QAnon Could Splinter into 'Violent Offshoots' After Trump Exit: 'Humiliation Fuels Rage'

There are fears that followers of the QAnon conspiracy theory may be pushed into more violence as some of the most ardent believers realize they have been had and one of the movement's most important figures appears to call it quits.

The inauguration of President Joe Biden was seen as the last throw of the dice for many supporters whose faith in QAnon had been severely tested down the years.

It didn't matter that Hillary Clinton was not arrested in 2017 or that Donald Trump never took down the "deep state" during his time in office, or that he lost the election then failed to overturn the result—despite an insurrection attempt by some of QAnon's extremist followers—because "the plan" all along was a showdown on January 20.

In the days leading up to the inauguration, high-profile figures in the QAnon movement claimed Trump would implement the Emergency Alert System during the ceremony in Washington, D.C. to announce the arrests and even executions of Democratic "traitors" and satanic pedophiles—a hugely anticipated moment known as "the storm," which has been predicted on several dates down the years.

QAnon advocate Invisible_ET pushed this belief as far as he could, posting on messaging service Telegram "Enjoy the show!" minutes before Biden was sworn in.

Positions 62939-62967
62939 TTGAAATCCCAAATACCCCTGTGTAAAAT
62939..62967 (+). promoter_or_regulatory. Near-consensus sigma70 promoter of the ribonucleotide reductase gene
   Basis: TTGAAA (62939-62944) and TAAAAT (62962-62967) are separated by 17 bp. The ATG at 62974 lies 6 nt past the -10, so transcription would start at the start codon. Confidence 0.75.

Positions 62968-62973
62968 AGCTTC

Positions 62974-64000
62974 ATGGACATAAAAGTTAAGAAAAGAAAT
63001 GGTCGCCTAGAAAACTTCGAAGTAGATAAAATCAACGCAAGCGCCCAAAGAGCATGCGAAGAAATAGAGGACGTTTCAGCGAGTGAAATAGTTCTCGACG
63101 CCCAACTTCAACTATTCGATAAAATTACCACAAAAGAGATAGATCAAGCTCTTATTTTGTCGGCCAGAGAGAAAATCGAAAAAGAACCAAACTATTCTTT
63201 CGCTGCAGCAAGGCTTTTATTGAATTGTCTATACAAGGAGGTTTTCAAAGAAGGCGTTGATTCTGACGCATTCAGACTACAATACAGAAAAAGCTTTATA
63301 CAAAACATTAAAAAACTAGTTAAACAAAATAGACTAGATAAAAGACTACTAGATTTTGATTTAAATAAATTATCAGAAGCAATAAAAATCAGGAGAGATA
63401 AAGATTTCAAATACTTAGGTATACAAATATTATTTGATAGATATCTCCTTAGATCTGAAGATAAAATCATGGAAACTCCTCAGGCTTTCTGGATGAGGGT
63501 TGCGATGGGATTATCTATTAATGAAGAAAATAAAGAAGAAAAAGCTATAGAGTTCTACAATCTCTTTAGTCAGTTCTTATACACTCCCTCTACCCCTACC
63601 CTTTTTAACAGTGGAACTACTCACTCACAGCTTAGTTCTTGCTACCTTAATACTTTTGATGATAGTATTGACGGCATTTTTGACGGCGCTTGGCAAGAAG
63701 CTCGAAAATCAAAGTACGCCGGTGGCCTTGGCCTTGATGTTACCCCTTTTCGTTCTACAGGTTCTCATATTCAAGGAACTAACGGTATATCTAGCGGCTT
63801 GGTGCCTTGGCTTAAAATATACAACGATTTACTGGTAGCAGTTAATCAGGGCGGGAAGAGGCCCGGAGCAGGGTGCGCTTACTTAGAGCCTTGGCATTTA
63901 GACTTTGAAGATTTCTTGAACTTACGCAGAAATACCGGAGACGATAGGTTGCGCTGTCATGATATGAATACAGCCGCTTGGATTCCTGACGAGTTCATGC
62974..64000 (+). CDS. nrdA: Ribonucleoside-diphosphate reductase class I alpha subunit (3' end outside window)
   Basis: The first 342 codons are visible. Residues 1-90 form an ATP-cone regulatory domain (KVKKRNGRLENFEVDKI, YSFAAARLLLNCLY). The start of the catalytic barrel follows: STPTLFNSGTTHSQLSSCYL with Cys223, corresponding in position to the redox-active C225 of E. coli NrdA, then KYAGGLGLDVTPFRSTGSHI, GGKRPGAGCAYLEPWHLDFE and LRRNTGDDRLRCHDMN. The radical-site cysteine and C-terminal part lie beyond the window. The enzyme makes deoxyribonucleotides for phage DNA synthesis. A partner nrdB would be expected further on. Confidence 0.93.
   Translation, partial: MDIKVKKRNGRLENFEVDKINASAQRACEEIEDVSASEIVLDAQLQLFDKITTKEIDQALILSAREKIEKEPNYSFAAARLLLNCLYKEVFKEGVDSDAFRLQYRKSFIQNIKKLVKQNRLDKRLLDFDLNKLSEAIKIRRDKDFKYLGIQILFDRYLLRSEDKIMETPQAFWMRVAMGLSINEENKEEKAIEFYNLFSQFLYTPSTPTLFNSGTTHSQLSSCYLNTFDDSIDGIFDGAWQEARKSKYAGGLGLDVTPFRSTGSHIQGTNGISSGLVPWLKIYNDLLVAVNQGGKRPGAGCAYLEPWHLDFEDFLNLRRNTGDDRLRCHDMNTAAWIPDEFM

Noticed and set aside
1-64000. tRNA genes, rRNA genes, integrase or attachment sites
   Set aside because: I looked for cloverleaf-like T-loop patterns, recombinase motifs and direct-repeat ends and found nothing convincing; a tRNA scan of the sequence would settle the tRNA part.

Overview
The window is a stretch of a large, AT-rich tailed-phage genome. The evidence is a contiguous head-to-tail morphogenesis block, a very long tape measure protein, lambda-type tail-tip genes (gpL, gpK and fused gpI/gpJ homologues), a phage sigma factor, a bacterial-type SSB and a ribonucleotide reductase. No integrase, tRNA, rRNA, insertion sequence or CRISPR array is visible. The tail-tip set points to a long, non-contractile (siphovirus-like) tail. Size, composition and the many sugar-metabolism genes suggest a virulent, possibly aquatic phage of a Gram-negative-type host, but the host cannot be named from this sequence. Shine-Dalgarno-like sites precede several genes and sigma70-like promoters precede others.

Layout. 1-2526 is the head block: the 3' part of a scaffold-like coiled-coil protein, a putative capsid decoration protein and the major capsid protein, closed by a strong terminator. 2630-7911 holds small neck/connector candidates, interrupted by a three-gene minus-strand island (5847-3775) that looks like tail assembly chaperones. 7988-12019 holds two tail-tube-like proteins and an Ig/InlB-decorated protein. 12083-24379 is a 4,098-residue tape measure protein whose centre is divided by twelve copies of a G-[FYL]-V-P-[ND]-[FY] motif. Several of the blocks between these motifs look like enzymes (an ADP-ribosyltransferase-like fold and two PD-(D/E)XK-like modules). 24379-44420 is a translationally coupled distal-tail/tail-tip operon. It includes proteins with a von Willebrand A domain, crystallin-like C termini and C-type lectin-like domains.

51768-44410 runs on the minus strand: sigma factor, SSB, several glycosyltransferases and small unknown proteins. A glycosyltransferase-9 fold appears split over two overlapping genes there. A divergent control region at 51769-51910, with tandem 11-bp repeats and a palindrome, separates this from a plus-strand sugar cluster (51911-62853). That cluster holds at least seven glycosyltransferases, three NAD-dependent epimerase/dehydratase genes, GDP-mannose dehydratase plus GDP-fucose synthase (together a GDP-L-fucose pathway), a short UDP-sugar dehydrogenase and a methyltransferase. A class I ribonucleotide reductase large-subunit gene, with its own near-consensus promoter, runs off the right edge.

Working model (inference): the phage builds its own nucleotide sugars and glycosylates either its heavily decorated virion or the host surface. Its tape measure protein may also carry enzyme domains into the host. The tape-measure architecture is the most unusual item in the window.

As the ceremony ended with no mass arrests or intervention from the military under Trump's secret orders, a number of QAnon supporters described "feeling sick" and let down, announcing, "I've had enough of this," and appearing to accept defeat.

qanon
QAnon supporters posting on Telegram after Joe Biden was sworn in as the 46th president. Screenshot/Telegram

For many, the moment the towel was thrown in was a message from Ron Watkins, one of the leading figures in the movement.

Watkins is the former admin of messageboard 8kun, originally known as 8chan, which is owned by his father Jim Watkins.

The QAnon conspiracy theory first appeared on 4chan—a forerunner of 8chan—in late 2017 as a series of cryptic messages posted by a figure known only as "Q." These posts were interpreted to form the outlandish claims of the QAnon conspiracy theory.

Q's coded messages or "drops" would later appear on 8kun, although they essentially stopped around the time of the presidential election last November.

On Election Day, Ron Watkins announced that he was stepping down as the 8kun admin, fueling speculation that he played some role in posting Q's drops, which he denies.

Current mood in Q circles

"I just want to throw up"
"I'm so sick of the disinformation and false hope"
"What a waste of my life"
"I feel sick"
"Burning my flag"
"Game over"
"Where is the military"
"I'm just so confused"
"I'm just sick" pic.twitter.com/hUR2N6y1sg

— Shayan Sardarizadeh (@Shayan86) January 20, 2021

Writing on Telegram, where he has nearly 120,000 followers, Watkins seemed to concede that it was time to move on from QAnon, adding that he was "currently fleshing out" a new project.

"We gave it our all. Now we need to keep our chins up and go back to our lives as best we are able," Watkins wrote. "We have a new president sworn in and it is our responsibility as citizens to respect the Constitution regardless of whether or not we agree with the specifics or details regarding officials who are sworn in.

"As we enter into the next administration please remember all the friends and happy memories we made together over the past few years."